Unlike factories that downsize or close up shop, milk processors are not required to issue a notice when they cancel contracts, according to Powers.
The year is shaping up to be “very difficult” for dairy farmers, according to the latest Dairy Outlook from the Penn State Extension. Milk prices are expected to be higher than those in the dismal 2009, but many farm expenses have grown faster. Premium programs once offered to dairy producers are no longer available.
Dean Foods canceled contracts with 42 farmers, Powers said.
“Our decision was an incredibly difficult one and a step that we worked very hard to avoid,” Smith said. “We will provide farmers with resources to help them connect with counselors if needed.”
Retailers are expected to put continued pressure on existing, aging milk processing plants. Kroger Co. and Publix Super Markets, prior to Walmart’s action, began supplying milk to their stores from their own processing plants.
Dean Foods said only “the introduction of new plants at a time when there is an industry-wide surplus of fluid milk processing capacity forced us into this position. Competition for milk volume has increased, and Dean Foods lost volume at higher levels than anticipated.”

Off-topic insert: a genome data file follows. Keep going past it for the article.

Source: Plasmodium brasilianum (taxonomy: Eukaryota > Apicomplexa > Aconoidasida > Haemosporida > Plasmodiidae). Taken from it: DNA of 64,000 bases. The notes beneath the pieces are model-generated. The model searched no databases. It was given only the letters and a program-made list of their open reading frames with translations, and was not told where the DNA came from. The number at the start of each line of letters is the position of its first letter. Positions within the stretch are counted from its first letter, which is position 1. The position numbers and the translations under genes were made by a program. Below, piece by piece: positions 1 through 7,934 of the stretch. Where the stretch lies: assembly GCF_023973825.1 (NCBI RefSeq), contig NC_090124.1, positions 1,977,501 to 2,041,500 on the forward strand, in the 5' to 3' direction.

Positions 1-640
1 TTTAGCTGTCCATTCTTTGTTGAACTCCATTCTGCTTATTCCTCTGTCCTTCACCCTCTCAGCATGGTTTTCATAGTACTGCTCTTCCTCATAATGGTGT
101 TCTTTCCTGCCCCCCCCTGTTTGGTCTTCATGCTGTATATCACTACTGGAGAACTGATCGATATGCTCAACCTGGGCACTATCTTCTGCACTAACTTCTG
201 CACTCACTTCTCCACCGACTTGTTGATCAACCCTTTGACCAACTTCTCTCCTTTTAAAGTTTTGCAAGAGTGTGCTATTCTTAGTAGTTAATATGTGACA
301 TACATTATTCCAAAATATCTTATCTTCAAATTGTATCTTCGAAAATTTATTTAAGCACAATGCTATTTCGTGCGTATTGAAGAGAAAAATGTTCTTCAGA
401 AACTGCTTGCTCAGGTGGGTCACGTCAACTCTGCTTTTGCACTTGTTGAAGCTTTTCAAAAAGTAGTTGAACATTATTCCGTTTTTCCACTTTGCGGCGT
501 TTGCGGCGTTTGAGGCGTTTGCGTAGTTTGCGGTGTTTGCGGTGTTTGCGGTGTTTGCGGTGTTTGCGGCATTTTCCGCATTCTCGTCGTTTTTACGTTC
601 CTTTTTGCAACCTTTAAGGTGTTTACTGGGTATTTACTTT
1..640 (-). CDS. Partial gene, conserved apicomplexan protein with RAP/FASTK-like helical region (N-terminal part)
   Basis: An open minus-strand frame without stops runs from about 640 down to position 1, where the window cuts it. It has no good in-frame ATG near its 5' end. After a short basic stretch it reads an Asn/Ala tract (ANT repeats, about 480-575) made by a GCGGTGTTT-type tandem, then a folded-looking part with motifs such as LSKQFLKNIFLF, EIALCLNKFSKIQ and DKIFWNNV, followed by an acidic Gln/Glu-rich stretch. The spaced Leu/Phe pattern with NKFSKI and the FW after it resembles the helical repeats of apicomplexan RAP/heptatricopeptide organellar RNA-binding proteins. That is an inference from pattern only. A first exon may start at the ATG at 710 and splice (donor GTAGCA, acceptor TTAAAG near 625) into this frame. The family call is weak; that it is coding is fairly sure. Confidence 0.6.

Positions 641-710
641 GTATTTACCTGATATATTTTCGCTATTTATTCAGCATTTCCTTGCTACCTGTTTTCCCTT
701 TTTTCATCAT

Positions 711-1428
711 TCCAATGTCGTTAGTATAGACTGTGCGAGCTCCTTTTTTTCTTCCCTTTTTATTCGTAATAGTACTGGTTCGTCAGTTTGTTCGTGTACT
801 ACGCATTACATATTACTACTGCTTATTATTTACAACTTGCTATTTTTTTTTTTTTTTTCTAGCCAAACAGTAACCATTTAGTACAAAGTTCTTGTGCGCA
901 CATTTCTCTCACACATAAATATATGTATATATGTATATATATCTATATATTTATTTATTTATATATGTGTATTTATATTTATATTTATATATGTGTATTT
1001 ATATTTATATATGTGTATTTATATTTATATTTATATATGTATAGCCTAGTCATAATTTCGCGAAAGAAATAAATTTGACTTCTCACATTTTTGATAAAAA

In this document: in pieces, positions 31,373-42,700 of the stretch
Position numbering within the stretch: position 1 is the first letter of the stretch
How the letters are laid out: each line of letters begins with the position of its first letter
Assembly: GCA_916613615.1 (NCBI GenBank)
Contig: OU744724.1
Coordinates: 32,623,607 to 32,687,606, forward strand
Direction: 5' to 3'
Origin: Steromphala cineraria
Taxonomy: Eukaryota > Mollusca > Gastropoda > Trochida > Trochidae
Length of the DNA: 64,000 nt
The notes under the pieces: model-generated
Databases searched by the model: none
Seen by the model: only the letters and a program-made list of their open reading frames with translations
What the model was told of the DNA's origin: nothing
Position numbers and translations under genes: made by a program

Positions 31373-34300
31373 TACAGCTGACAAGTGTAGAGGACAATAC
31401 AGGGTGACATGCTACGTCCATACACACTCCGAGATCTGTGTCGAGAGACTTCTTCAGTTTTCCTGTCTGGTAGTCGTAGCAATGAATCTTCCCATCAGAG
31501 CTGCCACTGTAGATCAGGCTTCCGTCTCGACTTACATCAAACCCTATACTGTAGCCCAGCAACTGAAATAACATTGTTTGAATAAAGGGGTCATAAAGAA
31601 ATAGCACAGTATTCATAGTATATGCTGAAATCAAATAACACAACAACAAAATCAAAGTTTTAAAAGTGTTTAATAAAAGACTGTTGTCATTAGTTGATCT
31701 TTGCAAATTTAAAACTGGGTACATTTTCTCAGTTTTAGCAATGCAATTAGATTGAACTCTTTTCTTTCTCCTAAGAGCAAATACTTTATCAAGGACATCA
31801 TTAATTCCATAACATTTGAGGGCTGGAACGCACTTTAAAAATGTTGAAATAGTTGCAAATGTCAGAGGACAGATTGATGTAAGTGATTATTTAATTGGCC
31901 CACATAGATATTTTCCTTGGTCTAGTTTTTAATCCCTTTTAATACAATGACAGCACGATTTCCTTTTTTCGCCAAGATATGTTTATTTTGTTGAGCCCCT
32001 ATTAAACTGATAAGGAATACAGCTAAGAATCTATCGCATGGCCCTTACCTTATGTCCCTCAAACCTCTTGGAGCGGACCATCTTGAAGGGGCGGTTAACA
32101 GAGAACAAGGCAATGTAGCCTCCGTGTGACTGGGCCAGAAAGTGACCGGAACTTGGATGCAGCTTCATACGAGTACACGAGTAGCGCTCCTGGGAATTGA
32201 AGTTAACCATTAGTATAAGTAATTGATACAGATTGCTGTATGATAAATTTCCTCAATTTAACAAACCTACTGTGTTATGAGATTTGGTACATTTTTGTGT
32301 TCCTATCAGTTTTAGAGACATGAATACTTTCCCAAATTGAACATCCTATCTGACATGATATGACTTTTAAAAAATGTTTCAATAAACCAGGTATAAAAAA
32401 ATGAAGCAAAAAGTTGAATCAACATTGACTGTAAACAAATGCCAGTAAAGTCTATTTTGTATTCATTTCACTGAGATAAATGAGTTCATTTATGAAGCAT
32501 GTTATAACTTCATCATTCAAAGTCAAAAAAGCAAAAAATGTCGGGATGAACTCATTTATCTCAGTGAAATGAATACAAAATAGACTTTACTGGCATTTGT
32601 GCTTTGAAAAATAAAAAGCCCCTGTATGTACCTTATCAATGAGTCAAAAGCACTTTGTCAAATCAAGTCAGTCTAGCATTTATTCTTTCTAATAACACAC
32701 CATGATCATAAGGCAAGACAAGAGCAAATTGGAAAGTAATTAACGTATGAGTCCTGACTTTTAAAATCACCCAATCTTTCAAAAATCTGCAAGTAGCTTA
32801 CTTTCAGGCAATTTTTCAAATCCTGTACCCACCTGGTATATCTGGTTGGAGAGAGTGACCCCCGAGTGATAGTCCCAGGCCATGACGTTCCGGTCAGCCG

The 100 or so Dean Foods’ contracts will end on May 31. Affected farms were notified the week of Feb. 26. The company will continue to buy milk from about 12,000 farms across the U.S., including Pennsylvania.
The Maryland & Virginia cooperative is managing “a tight cash position,” according to a press release from the cooperative. “The decision to reduce the announced advance price was driven strictly by cash availability. We are pursuing a new credit facility that is better suited to meet the needs of our evolving business model.”
“Unforeseen mechanical issues at two key plant operations” made the cooperative’s financial position even tighter. The mechanical issues have been resolved, Sheridan said.
Cooperative members who did not get their full advance will see a larger-than-usual final check, she said.
The number of Pennsylvania dairy farms has declined since 2000, but each cow is producing more and total production is up, according to the U.S.D.A.
By: Jim Hook
Source: Public Opinion